Move ahead two millenia to Elizabethan England, and in Shakespeare’s two-part Henry IV we see the template for the gangster classic The Godfather. In both, a son who declines the mantle of leadership that’s his birthright turns around through the course of the drama and rises to his true destiny, that of king, or godfather.
Young Prince Harry abandons the saloons and brothels where he cavorts with the pugnaciously libertine Falstaff, and ascends through battles with his father’s enemies to the position of king—where he closes all the saloons and brothels. When Falstaff approaches him, seeking a personal favor on the basis of their old acquaintance, Prince Harry, now King Henry IV says, “I know thee not, old man.” He adds that he knew such a man once in his dreams, but now that he has awakened, “I do despise my dream.”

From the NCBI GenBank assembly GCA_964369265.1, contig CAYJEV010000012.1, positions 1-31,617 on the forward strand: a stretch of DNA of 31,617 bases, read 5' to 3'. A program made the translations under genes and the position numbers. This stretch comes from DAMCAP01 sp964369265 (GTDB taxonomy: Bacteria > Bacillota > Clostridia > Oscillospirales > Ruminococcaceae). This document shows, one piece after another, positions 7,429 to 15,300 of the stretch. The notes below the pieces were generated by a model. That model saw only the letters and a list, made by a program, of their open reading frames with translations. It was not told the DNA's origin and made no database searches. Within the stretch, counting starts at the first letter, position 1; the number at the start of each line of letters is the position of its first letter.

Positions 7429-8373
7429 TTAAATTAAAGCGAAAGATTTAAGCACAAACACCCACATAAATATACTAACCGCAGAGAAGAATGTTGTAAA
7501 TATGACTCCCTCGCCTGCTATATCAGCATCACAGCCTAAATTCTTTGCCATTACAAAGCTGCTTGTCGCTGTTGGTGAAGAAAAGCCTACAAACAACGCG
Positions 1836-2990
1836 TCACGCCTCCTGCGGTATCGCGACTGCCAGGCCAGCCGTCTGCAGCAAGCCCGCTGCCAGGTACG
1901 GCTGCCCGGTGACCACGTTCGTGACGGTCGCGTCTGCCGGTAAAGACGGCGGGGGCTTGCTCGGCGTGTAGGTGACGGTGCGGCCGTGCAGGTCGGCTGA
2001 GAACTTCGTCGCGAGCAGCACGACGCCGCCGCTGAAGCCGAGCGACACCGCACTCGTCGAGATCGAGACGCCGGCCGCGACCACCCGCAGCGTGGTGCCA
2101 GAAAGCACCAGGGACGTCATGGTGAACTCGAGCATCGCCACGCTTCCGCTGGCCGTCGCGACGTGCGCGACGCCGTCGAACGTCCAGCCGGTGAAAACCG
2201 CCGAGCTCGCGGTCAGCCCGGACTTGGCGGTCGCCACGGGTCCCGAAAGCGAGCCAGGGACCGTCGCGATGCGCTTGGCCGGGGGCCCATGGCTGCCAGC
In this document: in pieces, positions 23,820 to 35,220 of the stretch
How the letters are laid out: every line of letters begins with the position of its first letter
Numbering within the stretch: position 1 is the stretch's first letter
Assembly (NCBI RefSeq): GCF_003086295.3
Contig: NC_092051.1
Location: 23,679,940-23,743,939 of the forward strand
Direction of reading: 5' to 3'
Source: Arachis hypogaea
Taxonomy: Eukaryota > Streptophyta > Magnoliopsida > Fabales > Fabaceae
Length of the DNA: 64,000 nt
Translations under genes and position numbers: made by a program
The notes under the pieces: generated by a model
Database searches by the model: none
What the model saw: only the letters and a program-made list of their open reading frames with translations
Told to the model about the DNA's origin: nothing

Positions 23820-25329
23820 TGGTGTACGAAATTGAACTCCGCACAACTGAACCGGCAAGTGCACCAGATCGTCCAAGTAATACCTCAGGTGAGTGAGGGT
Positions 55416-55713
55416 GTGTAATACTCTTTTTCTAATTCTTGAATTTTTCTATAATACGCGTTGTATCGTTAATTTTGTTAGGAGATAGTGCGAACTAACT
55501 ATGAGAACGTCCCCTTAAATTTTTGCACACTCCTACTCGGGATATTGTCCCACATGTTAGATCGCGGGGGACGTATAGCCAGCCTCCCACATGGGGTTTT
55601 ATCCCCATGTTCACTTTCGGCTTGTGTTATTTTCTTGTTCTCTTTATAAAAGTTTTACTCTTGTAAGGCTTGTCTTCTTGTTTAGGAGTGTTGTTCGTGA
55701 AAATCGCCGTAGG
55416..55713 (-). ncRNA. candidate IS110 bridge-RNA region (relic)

Michael Corleone isn’t a libertine, he’s a war hero—with a schoolteacher fiancée, Kay. But he too disavows his father’s realm, until the old man’s attacked, and Michael rises to the challenge of defending his father against his enemies, and ascends to his father’s place as leader. When Kay asks him if what she’s heard Is true, he’s responsible for the death of his brother-in-law, Michael lies to her face, then enters the room where his leadership is acknowledged, and shuts the door in her face.
It’s the same story.
Don then traced the lineage to Don Quixote and the picaresque novel, with its focus not on knights and ladies but rogues and scoundrels, a tradition that continued in the eighteenth century novels of Fielding and Smollett—stories that dwelt realistically with the underclass, a milieu richly explored again in the novels of Dickens, especially Oliver Twist and Great Expectations.